By: Rachael Rettner, Senior Writer
Published: 11/13/2013 07:59 AM EST on LiveScience
BOSTON -- Home tests for the human papillomavirus (HPV) may help detect cervical cancer in women who would not otherwise be screened by a doctor, a new study suggests.
In the study, researchers mailed home HPV test kits to 155 women ages 30 to 64 in North Carolina. The women had low incomes or were uninsured, and had not had a pap smear in at least four years. (Pap smears are recommended every three years as a way to screen for cervical cancer, which can be caused by HPV.)
The researchers recruited participants through a social assistance hotline, or through organizations that serve low-income women. [10 Do's and Don'ts to Reduce Your Risk of Cancer]
About 12 percent of women were infected with high-risk HPV types that increase the risk of cervical cancer, said study researcher Andrea Des Marais, of the University of North Carolina Gillings School of Global Public Health, who presented the findings this week here at the annual meeting of the American Public Health Association.
The women also underwent testing by doctors, to determine whether the home tests had missed cases of HPV, and to look for signs of cervical cancer. (HPV tests cannot directly detect cervical cancer). The researchers found that 3 percent of women had precancerous lesions that could lead to cervical cancer, and that all of these women with pre-cancerous lesions were identified by the home tests as having high-risk HPV.
Women generally found the home test acceptable: 97 percent said they felt positive or neutral about self-collection.
HPV home testing appears promising as a method to screen for high-risk HPV infections in women who don't visit the doctor for screening, Des Marais said. However, future studies are needed to confirm the findings and to compare home HPV testing with other methods for encouraging unscreened women to get tested, such as giving them a reminder phone call, she said.
Home HPV testing is not recommended for women who already get regular pap smears. That's because home HPV testing is not quite as good at identifying high-risk HPV infections as tests conducted at a doctor's office, according to previous research. In addition, many women who test positive for HPV will not have cervical cancer or precancer, so it's recommended that HPV tests be performed in conjunction with a pap test.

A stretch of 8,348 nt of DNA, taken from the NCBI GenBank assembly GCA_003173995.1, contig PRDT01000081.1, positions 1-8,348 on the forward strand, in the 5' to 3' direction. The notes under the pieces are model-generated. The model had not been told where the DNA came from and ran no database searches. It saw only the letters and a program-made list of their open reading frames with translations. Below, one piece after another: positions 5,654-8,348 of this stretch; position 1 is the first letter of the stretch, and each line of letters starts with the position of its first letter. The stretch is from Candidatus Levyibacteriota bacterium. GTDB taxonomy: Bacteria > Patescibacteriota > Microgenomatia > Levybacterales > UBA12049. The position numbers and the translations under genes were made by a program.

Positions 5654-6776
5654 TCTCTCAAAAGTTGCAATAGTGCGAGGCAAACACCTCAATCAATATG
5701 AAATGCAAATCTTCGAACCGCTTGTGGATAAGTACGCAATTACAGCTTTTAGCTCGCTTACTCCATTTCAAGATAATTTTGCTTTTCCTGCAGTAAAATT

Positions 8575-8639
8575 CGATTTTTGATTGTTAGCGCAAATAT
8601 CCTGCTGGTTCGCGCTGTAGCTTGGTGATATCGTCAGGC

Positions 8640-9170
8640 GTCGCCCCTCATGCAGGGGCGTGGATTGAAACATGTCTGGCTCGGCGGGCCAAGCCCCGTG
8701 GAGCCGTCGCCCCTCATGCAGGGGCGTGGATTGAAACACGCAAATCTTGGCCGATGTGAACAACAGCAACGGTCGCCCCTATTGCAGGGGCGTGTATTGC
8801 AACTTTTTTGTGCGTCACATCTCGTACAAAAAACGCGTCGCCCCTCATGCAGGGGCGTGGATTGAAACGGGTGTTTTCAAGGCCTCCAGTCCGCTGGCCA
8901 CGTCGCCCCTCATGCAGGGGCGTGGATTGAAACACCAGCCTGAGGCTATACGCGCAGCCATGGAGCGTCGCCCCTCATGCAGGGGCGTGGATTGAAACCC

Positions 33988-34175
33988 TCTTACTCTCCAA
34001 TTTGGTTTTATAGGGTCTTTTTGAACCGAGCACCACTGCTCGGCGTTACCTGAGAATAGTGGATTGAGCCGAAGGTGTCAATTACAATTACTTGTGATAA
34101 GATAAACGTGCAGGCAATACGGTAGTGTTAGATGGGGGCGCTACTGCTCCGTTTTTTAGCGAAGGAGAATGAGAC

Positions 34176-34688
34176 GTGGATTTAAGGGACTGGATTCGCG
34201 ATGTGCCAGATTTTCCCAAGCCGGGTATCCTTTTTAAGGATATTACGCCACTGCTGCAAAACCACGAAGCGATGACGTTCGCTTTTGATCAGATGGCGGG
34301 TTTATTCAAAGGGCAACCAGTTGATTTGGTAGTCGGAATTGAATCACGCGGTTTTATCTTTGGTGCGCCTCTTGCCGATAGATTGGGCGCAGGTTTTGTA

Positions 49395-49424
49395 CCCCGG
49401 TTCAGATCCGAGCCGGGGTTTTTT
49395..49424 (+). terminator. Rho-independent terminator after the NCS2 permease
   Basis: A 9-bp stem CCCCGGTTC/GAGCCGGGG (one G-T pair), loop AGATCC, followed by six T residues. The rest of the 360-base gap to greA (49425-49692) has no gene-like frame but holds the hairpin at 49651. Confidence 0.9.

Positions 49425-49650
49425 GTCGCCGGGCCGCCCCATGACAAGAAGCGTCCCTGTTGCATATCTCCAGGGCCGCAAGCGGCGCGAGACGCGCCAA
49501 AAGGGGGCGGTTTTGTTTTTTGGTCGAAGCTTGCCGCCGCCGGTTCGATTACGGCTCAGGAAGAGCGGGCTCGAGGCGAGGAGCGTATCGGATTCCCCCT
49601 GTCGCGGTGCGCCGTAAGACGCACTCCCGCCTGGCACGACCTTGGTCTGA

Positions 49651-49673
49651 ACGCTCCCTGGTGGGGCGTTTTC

"We don't want women replacing in-clinic screening with home testing," Des Marais said. "The idea is, we're trying to reach women who aren't going to the clinic and then bring them in," to the health care system, she said.
The rate of precancerous lesions among study participants (3 percent) is much higher than the rate among regularly screened women, which is less than 1 percent, Des Marais said.
To perform the home HPV test, women used a brush to collect samples of cells from the vagina and edge of the cervix. They then placed the brush in a preservation solution and mailed the sample to the researchers for testing.
If the findings are validated by future studies, doctors may try to work through large health care organizations, such as Medicaid and the U.S. Department of Veterans Affairs, to identify women who are not up to date with their screening, and mail them home HPV test kits, Des Marais said. Doctors might also go to popular stores, such as Walmart, to find women who don't go to the doctor, and give them self-collection kits.
"Let's take the clinic to the people," said Richard Crosby, a professor at the University of Kentucky College of Public Health, who is doing exactly this type of outreach for a study on HPV testing in rural women.
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